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Assignment of Different-Sized Inputs in MapReduce Shantanu Sharma 2 joint work with Foto N. Afrati 1, Shlomi Dolev 2, Ephraim Korach 2, and Jeffrey D. Ullman 3 1 National Technical University of Athens, Greece 2 Ben-Gurion University of the Negev, Israel 3 Stanford University, USA 28th International Symposium on Distributed Computing (DISC 2014) Austin, Texas, USA (12-15 October 2014)

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Cluster Computing – Terabytes or Petabytes amount of data cannot be processed on a single computer – Cluster of computers – How to mask failures, e.g., hardware failures MapReduce is a programming model used for parallel processing over large-scale data Introduction 2

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3 Worker Master process Worker fork Assign map tasks Assign reduce tasks Read Local write Remote read, sort Output File 0 Output File 1 Write Chunk 0 Chunk 1 Chunk 2 Input Data MapReduce job: Map Phase and Reduce Phase Map Phase: applies a user-defined Map function Reduce Phase: applies a user-defined Reduce function

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Mapper 1 Reducer for I Mapper 2 1 1 I 1 1 like Introduction MapReduce working example – Word Count 2 2 apple Reducer for like Reducer for apple Reducer for is Reducer for banana Reducer for fruit (I, 2) (like, 2) (apple, 2) (is, 1) (fruit, 1) (banana, 1) I like apple. Apple is fruit. I like banana. 1 1 fruit 1 1 is 1 1 I 1 1 like 1 1 banana

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Mapper 1 Reducer for I Mapper 2 1 1 I 1 1 like Introduction Inputs and outputs in our context 2 2 apple Reducer for like Reducer for apple Reducer for is Reducer for banana Reducer for fruit (I, 2) (like, 2) (apple, 2) (is, 1) (fruit, 1) (banana, 1) I like apple. Apple is fruit. I like banana. 1 1 fruit 1 1 is 1 1 I 1 1 like 1 1 banana Inputs Outputs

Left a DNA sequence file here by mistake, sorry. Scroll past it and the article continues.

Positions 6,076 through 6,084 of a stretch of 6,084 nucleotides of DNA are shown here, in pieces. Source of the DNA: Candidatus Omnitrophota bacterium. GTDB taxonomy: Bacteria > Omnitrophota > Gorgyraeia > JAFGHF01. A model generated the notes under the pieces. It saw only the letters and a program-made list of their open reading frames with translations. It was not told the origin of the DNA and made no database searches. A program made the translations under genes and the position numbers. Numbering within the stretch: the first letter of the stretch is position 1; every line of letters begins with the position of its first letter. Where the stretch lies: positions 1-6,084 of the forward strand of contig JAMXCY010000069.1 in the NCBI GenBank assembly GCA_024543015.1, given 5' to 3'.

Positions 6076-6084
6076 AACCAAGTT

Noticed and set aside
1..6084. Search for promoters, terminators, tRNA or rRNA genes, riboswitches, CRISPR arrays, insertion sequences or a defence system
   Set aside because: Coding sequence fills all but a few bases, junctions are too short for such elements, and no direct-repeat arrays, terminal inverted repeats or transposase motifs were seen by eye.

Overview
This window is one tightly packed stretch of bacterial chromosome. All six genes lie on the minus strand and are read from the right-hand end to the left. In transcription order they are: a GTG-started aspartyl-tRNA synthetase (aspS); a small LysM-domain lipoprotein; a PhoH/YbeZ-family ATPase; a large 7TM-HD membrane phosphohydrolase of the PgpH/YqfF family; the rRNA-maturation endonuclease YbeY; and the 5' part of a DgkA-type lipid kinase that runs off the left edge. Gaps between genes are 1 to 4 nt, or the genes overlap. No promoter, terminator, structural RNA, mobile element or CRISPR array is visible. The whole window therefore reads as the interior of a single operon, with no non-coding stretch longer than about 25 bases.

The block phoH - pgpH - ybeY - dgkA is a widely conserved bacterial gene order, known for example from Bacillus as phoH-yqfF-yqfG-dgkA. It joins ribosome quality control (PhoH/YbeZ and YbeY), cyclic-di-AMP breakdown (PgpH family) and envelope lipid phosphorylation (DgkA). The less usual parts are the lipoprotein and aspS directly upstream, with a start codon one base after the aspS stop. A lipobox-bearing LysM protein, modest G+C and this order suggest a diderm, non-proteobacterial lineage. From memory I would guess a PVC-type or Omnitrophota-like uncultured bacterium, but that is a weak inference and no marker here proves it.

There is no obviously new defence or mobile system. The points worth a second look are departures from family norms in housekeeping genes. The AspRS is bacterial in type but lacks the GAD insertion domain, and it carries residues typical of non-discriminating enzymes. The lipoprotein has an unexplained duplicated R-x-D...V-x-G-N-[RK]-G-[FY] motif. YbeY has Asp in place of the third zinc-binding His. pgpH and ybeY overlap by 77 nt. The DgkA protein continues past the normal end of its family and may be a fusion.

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Values, provided by each mapper, have some sizes (input size) Reduce capacity: an upper bound on the sum of the sizes of the values that are assigned to the reducer Example: reducer capacity to be the size of the main memory of the processors on which reducers run We consider two special matching problems Reducer Capacity 6

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State-of-the-Art F. Afrati, A.D. Sarma, S. Salihoglu, and J.D. Ullman, “Upper and Lower Bounds on the Cost of a Map- Reduce Computation,” PVLDB, 2013. Unit input size Reducer Size – Maximum number of inputs that a given reducer can have. 7

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Problem Statement Communication cost between the map and the reduce phases is a significant factor How we can reduce the communication cost? – A lesser number of reducers, and hence, a smaller communication cost – How to minimize the total number of reducers while respecting their limited capacity? Not an easy task – All-to-All mapping schema problem – X-to-Y mapping schema problem 8 Mapper for 1 st input Reducer for k 1 ( 1, 2 ) Reducer for k 2 ( 1, 3 ) Reducer for k 3 ( 2, 3 ) Mapper for 2 nd input Mapper for 3 rd input input 1 k1k1 k2k2 input 2 k1k1 k3k3 input 3 k2k2 k3k3 Mapper for 1 st input Reducer for k 1 ( 1, 2, 3 ) Mapper for 2 nd input Mapper for 3 rd input input 1 k1k1 input 2 k1k1 input 3 k1k1 input 1 input 2 input 3 input 1 input 2 input 3 Notation k i : key

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A set of inputs is given Each pair of inputs corresponds to one output Example – Computing common friends Lists of friends of m persons are given Find common friends of the given m persons Every two friend lists must be assigned to a single common reducer A2A Mapping Schema Problem 9